A documentary film co-produced by Drake University English Professor Jody Swilky will be screened in Iowa this week in conjunction with a traveling Smithsonian Institution exhibition on immigration in the United States.
The Smithsonian exhibition, titled "Bittersweet Harvest: The Bracero Program, 1942-1964," gives historical context to the current discussion on the complicated issues surrounding immigration in the U.S. The exhibition will be on display April 2 through May 17 in the Visitor's Center of Living History Farms in Urbandale, Iowa.
Swilky's documentary, "A Little Salsa On The Prairie," provides a local perspective on immigration by chronicling the rapid ethnic diversification of the small town of Perry, Iowa. A combination exhibition tour and documentary screening will be held from 6 to 9 p.m., April 2, and includes a panel discussion with the filmmakers and several of the film's subjects.
“I am quite pleased that the directors of Living History Farms saw connections between the Smithsonian exhibition and our documentary,” said Swilky, the Ellis and Nelle Levitt Professor of English at Drake. “Although immigration of Latino workers and their families to rural Iowa during the 1990s was not caused by the same circumstances and pressures that produced the Bracero Program, national legislation and the demands of industry—the two determinants in the creation of the earlier program—effected the dramatic demographic change in Perry and other rural communities across Iowa that are tied to the meatpacking industry. Both the exhibition and the documentary shed light on the relationship between national policy, industry, and immigration.”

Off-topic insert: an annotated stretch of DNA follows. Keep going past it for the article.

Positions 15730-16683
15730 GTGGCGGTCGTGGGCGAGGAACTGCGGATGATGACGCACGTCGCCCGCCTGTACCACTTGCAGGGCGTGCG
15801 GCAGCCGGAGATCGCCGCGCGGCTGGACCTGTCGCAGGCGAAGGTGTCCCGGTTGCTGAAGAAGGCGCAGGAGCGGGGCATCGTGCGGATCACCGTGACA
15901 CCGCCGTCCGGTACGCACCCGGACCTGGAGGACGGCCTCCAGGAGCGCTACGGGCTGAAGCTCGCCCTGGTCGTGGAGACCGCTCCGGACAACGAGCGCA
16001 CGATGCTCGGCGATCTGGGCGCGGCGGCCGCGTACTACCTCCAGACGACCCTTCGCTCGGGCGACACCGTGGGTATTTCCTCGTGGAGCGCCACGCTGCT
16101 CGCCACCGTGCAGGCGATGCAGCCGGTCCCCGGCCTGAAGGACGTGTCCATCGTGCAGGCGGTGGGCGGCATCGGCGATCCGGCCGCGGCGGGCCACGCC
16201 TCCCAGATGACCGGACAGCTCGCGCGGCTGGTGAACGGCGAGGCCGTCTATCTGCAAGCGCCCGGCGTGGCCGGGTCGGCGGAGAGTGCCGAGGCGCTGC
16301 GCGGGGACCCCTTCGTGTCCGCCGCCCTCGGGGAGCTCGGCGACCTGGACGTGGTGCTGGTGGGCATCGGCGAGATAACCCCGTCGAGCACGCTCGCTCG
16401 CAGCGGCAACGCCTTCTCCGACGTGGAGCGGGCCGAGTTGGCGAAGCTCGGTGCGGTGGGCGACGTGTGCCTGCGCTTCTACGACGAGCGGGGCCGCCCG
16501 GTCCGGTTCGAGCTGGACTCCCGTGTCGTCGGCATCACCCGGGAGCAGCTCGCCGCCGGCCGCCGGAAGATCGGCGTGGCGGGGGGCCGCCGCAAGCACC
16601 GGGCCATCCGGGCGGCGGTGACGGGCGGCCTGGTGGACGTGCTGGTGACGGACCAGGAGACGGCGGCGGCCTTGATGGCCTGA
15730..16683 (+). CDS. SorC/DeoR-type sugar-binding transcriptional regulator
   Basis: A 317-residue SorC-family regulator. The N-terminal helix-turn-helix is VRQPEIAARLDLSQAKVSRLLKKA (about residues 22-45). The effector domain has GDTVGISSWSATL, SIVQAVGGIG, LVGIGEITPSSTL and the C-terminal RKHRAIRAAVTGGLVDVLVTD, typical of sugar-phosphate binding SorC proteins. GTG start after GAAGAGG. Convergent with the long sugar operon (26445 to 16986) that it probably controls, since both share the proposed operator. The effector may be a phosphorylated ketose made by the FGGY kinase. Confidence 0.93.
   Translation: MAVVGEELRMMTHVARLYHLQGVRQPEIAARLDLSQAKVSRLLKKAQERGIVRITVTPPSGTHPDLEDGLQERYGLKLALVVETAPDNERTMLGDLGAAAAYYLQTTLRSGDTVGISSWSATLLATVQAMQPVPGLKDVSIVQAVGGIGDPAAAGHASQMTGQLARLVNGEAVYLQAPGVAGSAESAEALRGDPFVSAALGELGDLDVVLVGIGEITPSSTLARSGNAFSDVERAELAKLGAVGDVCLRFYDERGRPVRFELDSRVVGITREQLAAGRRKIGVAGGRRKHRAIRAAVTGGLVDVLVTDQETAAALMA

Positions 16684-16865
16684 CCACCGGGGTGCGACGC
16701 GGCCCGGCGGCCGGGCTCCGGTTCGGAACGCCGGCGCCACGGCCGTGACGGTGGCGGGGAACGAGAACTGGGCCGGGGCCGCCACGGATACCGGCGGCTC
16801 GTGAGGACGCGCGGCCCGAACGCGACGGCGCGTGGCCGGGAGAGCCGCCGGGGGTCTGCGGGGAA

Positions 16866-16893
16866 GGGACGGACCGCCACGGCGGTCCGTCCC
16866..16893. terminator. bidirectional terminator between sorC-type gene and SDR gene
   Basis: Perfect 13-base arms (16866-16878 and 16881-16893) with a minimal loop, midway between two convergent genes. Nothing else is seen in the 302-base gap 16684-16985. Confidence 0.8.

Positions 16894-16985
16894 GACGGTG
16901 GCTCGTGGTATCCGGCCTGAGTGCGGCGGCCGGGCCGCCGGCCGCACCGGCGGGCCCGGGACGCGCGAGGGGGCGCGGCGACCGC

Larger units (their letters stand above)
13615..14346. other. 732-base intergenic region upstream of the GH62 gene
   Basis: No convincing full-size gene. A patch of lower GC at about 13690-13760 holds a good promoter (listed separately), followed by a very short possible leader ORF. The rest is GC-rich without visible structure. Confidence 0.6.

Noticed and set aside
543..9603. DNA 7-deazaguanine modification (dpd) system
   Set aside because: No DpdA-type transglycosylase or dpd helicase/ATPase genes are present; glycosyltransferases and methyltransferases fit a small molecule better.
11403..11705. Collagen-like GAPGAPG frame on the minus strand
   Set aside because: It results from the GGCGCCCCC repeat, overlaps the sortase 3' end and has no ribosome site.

The 55-minute film, co-produced by Iowa filmmaker Kent Newman, explores the significant change that began in Perry in the early 1990s when the complexion of a once predominantly white community shifted dramatically. An influx of Latino workers and their families came from as far away as Texas, California, Mexico, and Central America to work at a local meat packing plant. The city's Latino population increased from 47 in 1990 to 1,873 in 2000, accounting for 24.5 percent of the total population.
Using extensive interviews, Swilky and Newman documented the history of the town and explored economic, social, and physical changes to the town. The film also tracks a bilingual dialogue process among Perry residents concerning issues related to immigration, employment, and social relations between ethnic groups.
The documentary received top honors at the 2007 Cedar Rapids Independent Film Festival and has been screened more than 40 times in the U.S. and Mexico, and shown on Iowa Public Television and Direct TV Documentaries.
"Bittersweet Harvest," the Smithsonian Institution's exhibition, examines the chapter in history beginning in 1943, when President Roosevelt announced the creation of what would become the largest Mexican guest-worker program in U.S. history.
Facing labor shortages on the home front during World War II, the United States initiated a series of agreements with Mexico to recruit Mexican men to work on American farms and railroads. The Emergency Farm Labor Program, more familiarly known as the Braceros Program, enabled approximately 2 million Mexicans to enter the United States and work on short-term labor contracts.
The exhibition explores the braceros’ contributions to communities in Mexico and the United States, and the challenges they faced as guest workers during the war years and afterward.
For more information about the exhibition, which is organized by the National Museum of American History and funded through the Smithsonian's Latino Center, visit http://www.lhf.org/en/programs__events/bittersweet_harvest_exhibit/.
More information about "A Little Salsa On The Prairie" is available at http://littlesalsaontheprairie.com/.